Another story based on my first playthrough of Fallout 4. My Fallout 4 fanfiction doesn’t include the entire story of the Sole Survivor but is intended to fill in the gaps between the quests and storylines experienced within the game. In other words, it’s “headcanon.”
“Happy Birthday, Fiona” is my take on Hancock’s unrequited lust–and growing love–for the Sole Survivor. It takes place after Fiona becomes general of the Minutemen and kills Kellogg, but before she enters the Institute.
I’ve had this chapter ready for awhile and didn’t want to publish until I’d finished the bits in between, but I’m going in for surgery later this week, with several weeks recovery, and I’m not sure when I’ll be able to work on this series again. So, I wanted to put out what I had. Hope you enjoy!
If you’d like to see a tour of my actual Abernathy Farm settlement in the game, check out my video on Youtube.
Strong language, alcohol and sexual references.
* * *
Part 1: MacCready’s Lucky Cap – MacCready meets Daisy & leaves the Gunners.
Part 2: A Home No More – Fiona adjusts to life in the Commonwealth wasteland.
Part 3: MacCready Meets the Mayor – MacCready arrives in Goodneighbor.
Part 8: MacCready’s Wooden Soldier – MacCready & Fiona share a moment.
Part 9: Wanton Wasteland – Hangman’s Alley – Adults only! In a dystopian, post-apocalyptic Boston, the ghoulified mayor of Goodneighbor indulges in whiskey and voyeurism.
Part 10: Happy Birthday, Fiona – Hancock deals with unrequited lust that just might be love.
Part 12: Eve of Destruction – Hancock helps Fiona cope with the stresses of leadership.
* * *
“HAPPY BIRTHDAY, FIONA”
Hancock joined MacCready in a dark corner of the Abernathy’s rooftop bar. The place was packed with people celebrating Fiona’s birthday. Minutemen, settlers, caravaneers, Trudy Drumlin and her kid Patrick, Deacon, Piper… Damn. He could’ve made a ton of caps, if they’d held the party at the Third Rail. But, then again, if the party was in Goodneighbor, most of these fine folks wouldn’t’ve shown up.
Music blared from several strategically placed radios and Preston Garvey guided the general around the dance floor.
Hancock nudged MacCready’s shoulder. “She gonna dance with other guys all night?”
MacCready shrugged. “Dancing’s stupid.”
“She doesn’t think so.”
“I don’t know how, okay? I don’t want to look like an idiot.”
“You trying to piss me off?”
“Just trying to help.”
Piper dropped beside MacCready, jostling the bench and making him spill bourbon on his coat.
“Jeez, Piper, c’mon. This stuff isn’t cheap.”
“Are you for real, MacCready? All the drinks are free. It’s a party.”
“That doesn’t mean you have to go around wasting them.”
“OK, I can’t believe I’m about to say this, but…” She grimaced in disgust. “We need to have a one-on-one.”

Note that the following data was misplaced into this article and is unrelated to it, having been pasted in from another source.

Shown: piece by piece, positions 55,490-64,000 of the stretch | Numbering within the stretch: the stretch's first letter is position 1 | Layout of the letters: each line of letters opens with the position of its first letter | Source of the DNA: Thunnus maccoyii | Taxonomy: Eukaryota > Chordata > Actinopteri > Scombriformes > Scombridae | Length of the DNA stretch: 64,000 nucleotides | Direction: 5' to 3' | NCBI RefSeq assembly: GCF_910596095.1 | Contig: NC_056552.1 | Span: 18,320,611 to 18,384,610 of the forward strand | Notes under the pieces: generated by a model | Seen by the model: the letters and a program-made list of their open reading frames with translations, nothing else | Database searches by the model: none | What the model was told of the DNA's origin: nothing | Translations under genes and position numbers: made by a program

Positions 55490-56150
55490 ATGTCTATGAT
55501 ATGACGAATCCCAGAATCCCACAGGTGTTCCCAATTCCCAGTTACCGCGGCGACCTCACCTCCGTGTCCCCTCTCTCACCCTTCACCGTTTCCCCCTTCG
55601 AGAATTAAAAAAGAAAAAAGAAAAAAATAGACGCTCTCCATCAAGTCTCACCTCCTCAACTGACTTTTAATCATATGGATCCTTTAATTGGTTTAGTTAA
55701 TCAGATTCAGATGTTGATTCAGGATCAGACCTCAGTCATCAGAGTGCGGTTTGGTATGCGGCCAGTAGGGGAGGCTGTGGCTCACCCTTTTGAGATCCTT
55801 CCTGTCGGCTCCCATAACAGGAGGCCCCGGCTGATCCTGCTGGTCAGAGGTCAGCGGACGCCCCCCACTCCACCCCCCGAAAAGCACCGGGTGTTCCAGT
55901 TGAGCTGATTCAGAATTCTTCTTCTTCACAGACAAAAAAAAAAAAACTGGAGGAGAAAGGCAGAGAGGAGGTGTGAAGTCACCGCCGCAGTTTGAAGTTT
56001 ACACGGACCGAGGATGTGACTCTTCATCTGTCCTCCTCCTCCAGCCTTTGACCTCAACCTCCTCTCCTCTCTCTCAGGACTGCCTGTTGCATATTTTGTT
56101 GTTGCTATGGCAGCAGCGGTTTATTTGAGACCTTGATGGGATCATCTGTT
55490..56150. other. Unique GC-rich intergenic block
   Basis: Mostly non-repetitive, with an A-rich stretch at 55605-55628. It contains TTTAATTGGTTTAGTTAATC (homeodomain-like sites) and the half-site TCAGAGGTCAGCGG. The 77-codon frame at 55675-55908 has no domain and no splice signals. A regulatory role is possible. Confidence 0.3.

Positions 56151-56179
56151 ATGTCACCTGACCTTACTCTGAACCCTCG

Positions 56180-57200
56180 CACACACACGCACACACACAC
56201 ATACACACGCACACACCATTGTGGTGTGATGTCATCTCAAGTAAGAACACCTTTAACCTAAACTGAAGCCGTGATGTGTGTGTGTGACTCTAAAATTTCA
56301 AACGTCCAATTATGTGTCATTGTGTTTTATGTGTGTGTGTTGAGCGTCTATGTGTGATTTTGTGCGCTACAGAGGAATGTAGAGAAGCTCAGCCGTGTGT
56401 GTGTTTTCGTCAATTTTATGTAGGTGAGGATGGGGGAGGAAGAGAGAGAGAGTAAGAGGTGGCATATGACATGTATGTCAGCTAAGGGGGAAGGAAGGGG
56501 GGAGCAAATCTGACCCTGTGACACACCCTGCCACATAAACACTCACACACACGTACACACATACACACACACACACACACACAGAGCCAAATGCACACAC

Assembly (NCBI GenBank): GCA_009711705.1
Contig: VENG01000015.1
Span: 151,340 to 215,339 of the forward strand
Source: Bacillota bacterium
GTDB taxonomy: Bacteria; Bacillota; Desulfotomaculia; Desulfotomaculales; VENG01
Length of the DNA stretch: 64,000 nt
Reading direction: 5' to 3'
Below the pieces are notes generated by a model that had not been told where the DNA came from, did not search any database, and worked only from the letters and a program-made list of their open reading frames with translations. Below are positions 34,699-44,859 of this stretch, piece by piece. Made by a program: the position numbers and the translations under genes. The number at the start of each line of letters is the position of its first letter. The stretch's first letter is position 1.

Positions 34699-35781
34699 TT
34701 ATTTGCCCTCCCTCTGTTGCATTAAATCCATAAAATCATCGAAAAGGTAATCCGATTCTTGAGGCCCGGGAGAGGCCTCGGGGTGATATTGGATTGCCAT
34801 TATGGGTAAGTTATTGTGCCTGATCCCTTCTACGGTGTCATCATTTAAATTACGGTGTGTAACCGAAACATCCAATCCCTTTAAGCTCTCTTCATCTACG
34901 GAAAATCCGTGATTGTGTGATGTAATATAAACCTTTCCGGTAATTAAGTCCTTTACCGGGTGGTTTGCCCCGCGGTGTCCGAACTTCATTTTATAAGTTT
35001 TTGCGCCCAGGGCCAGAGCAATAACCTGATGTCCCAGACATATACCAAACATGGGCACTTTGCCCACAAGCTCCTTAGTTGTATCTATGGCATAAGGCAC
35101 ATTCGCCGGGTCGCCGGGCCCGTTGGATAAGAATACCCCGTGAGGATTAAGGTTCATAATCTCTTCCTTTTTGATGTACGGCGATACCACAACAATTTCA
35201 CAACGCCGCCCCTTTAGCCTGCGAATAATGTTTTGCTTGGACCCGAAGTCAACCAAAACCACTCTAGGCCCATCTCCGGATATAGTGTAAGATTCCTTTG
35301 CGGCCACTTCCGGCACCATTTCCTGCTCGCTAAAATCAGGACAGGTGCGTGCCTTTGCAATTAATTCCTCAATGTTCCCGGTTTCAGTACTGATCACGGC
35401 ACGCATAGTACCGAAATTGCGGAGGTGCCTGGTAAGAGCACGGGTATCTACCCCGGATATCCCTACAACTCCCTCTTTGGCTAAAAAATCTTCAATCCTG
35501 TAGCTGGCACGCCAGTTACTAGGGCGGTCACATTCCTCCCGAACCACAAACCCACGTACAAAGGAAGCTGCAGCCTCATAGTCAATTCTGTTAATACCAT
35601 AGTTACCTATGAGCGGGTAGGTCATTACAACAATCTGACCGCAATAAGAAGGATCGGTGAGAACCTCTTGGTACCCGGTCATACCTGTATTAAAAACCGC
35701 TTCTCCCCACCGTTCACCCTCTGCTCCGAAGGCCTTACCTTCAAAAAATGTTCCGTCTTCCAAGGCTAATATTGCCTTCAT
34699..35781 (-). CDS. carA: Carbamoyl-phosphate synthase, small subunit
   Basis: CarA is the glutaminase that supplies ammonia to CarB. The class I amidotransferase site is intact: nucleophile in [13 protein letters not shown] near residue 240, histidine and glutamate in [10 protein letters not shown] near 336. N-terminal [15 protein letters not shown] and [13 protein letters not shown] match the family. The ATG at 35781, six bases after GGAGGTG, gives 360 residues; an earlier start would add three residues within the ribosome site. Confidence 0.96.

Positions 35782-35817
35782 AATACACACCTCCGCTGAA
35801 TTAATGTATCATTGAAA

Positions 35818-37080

She gaped at him in exaggerated horror. “Really? That’s all you’ve got to say? ‘Why?’ I suggest a one-on-one and you’re not going to say something that you think is a smooth come-on but is actually really weird and pervy? You’ve changed. It’s like I don’t even know you anymore.”
MacCready scoffed. “You never knew me to begin with.”
“A little radioactive birdie told me that you’ve been trying to find a way into the Institute.”
“Go talk to Fi.”
“I don’t pay for information.”
“Fi, not fee, as in Fiona. My girlfriend?”
Piper busted into mocking laughter. “Oh, MacCready, you’re a riot. Stop the presses! Delusional mercenary slash former Gunner has imaginary relationship with Minuteman general.”
“I’m not delusional.”
“If she’s with you, then why’s she slow dancing with her second in command?”
Hancock split before MacCready could appeal to him to verify the relationship or Piper could grill him for information. He wove his way between dancing pairs and sidled up to Fiona and Garvey just as the song “What a Wonderful World” ended.
“Thanks so much for inviting us all out here,” said the Minuteman, doing his best impression of a knight in shining armor. “I can’t remember the last time there was anything worth celebrating, but you’ve changed all that, and I hope you know how much I appreciate it. How much we all appreciate it.”
Fiona smiled that healthy, white-toothed smile, like rows of perfect Mentats.
“I didn’t do it alone, Preston.”
“But you brought us all together and gave us a purpose. I hope you see that. We couldn’t have done it without your leadership. The past year’s been rough, for all of us, and I know we still have a long way to go, but it’s nice to be reminded of what’s good in the Commonwealth. If anyone deserves a happy birthday, it’s you. We owe you so much, General.”
“I wish you would call me Fiona.”
Garvey glanced in MacCready’s direction and noticed Hancock for the first time.
“Oh, um, yeah, well, I think it’s better if we keep things proper. Ma’am. Happy birthday.” Preston touched the brim of his hat and nodded to Fiona, then to Hancock. “Mayor.” Then beat a hasty retreat.